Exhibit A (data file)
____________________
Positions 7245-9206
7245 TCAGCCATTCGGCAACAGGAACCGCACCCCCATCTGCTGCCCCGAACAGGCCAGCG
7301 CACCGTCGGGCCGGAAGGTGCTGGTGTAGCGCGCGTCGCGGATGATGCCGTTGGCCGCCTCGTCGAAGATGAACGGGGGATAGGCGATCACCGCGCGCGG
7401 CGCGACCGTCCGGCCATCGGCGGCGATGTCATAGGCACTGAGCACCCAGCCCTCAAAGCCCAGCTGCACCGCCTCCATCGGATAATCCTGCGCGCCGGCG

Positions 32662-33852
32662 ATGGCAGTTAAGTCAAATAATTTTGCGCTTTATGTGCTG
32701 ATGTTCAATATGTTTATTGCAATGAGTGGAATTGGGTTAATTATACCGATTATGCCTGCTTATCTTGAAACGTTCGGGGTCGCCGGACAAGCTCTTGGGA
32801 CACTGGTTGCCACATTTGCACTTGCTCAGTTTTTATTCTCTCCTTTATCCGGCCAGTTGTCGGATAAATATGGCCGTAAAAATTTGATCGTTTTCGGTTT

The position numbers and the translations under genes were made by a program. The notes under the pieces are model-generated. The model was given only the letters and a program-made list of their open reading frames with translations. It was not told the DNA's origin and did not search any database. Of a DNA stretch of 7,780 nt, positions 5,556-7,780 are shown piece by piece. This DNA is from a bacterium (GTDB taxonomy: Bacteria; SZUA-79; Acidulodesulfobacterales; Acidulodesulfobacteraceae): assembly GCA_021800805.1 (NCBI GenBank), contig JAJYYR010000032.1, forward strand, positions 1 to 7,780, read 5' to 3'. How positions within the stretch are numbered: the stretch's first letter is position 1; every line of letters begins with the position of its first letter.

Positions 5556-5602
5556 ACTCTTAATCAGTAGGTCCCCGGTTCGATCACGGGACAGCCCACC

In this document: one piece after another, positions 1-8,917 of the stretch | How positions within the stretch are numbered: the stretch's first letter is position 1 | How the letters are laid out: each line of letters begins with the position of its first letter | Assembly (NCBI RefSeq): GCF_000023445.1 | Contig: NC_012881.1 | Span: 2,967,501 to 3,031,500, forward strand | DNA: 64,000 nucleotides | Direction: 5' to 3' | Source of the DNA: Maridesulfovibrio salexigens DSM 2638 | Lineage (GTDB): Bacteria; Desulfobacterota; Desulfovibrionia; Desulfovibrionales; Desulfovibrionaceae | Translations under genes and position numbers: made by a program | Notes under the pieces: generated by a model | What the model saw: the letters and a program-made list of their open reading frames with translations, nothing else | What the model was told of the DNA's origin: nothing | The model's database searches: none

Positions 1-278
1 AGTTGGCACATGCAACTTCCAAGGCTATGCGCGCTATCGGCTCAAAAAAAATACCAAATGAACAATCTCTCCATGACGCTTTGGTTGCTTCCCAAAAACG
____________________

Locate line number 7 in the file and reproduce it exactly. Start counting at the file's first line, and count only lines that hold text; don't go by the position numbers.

32701 ATGTTCAATATGTTTATTGCAATGAGTGGAATTGGGTTAATTATACCGATTATGCCTGCTTATCTTGAAACGTTCGGGGTCGCCGGACAAGCTCTTGGGA